Experimental nitrogen addition alters structure and function of a boreal bog: critical load and thresholds revealed
© 2019 The Authors. Ecological Monographs published by Wiley Periodicals, Inc. on behalf of Ecological Society of America This is an open access article under the terms of the Creative Commons Attribution License, which permits use, distribution and reproduction in any medium, provided the original work is properly cited. Publisher’s version of record: https://doi.org/10.1002/ecm.1371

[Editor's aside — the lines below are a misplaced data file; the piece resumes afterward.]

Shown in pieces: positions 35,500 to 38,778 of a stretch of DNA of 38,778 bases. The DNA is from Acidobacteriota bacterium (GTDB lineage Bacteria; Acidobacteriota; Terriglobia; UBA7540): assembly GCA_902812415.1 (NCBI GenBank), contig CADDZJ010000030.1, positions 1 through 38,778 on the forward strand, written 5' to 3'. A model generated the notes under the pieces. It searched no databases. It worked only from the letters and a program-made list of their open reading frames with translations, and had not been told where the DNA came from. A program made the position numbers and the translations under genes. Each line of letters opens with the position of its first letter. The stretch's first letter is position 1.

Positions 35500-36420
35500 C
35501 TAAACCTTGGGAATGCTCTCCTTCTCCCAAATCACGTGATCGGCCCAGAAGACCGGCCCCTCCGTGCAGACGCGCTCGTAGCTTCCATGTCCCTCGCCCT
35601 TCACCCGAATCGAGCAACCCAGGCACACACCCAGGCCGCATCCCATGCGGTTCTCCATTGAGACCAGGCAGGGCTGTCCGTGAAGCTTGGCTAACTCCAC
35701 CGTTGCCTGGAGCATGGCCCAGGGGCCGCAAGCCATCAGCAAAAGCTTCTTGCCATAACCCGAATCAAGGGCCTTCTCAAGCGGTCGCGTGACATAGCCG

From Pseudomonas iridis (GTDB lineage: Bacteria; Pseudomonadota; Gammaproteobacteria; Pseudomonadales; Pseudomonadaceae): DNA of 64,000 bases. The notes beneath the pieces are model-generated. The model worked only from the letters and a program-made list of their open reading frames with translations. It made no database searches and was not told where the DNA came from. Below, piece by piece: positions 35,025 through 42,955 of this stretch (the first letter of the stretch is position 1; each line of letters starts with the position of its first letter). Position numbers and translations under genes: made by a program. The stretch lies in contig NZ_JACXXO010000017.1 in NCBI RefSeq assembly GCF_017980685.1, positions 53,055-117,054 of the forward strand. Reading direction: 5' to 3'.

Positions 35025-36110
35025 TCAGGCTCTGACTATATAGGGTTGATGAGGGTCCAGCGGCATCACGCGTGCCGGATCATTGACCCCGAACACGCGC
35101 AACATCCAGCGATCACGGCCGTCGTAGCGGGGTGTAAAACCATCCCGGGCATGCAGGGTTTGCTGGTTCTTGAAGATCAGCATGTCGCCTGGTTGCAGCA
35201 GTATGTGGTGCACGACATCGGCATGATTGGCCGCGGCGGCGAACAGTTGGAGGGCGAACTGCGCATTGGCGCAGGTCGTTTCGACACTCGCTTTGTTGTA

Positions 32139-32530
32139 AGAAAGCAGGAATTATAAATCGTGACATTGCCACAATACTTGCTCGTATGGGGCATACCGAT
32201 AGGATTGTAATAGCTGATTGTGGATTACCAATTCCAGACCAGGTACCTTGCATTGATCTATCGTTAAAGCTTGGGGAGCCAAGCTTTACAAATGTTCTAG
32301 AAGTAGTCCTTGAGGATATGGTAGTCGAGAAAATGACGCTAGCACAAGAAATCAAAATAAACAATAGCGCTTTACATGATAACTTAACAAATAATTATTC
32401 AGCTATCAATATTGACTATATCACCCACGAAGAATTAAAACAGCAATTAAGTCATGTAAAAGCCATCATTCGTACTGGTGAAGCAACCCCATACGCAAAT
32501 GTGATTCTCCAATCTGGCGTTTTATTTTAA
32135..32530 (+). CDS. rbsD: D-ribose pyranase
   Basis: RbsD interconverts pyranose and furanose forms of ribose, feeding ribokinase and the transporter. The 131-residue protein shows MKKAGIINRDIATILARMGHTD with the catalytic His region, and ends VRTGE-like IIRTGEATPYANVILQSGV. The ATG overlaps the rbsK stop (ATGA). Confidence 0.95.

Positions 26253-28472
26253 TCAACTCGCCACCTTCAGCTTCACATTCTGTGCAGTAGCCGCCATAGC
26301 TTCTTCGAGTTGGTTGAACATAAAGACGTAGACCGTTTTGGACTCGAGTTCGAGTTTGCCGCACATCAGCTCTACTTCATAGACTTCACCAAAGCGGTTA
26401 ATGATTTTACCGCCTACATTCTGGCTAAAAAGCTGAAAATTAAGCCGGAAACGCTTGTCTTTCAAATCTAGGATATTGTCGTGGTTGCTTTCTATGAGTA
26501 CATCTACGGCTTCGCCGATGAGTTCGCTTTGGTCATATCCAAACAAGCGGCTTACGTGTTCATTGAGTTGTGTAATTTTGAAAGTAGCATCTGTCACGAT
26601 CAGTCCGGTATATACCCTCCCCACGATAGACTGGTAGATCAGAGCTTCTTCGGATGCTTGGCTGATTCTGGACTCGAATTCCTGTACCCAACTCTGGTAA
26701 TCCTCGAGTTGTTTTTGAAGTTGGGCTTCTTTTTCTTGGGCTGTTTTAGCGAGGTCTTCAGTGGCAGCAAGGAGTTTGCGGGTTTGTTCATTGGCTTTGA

Bogs and fens cover 6% and 21%, respectively, of the 140,329 km2 Oil Sands Administrative Area in northern Alberta. Development of the oil sands has led to increasing atmospheric N deposition, with values as high as 17 kg N·ha−1·yr−1; regional background deposition is <2 kg>N·ha−1·yr−1. Bogs, being ombrotrophic, may be especially susceptible to increasing N deposition. To examine responses to N deposition, over five years, we experimentally applied N (as NH4NO3) to a bog near Mariana Lake, Alberta, unaffected by oil sands activities, at rates of 0, 5, 10, 15, 20, and 25 kg N·ha−1·yr−1, plus controls (no water or N addition). Increasing N addition: (1) stimulated N2 fixation at deposition <3.1 kg N·ha−1·yr−1, and progressively inhibited N2 fixation as N deposition increased above this level; (2) had no effect on Sphagnum fuscum net primary production (NPP) in years 1, 2, and 4, but inhibited S. fuscum NPP in years 3 and 5; (3) stimulated dominant shrub and Picea mariana NPP; (4) led to increased root biomass and production; (5) changed Sphagnum species relative abundance (decrease in S. fuscum, increase in S. magellanicum, no effect on S. angustifolium); (6) led to increasing abundance of Rhododendron groenlandicum and Andromeda polifolia, and to vascular plants in general; (7) led to increasing shrub leaf N concentrations in Andromeda polifolia, Chamaedaphne calyculata, Vaccinium oxycoccos, V. vitis‐idaea, and Picea mariana; (8) stimulated cellulose decomposition, with no effect on S. fuscum peat or mixed vascular plant litter decomposition; (9) had no effect on net N mineralization rates or on porewater NH4+‐N, NO3−‐N, or DON concentrations; and (10) had minimal effects on peat microbial community composition. Increasing experimental N addition led to a switch from new N being taken up primarily by Sphagnum to being taken up primarily by shrubs. As shrub growth and cover increase, Sphagnum abundance and NPP decrease. Because inhibition of N2 fixation by increasing N deposition plays a key role in bog structural and functional responses, we recommend a N deposition critical load of 3 kg N·ha−1·yr−1 for northern Alberta bogs.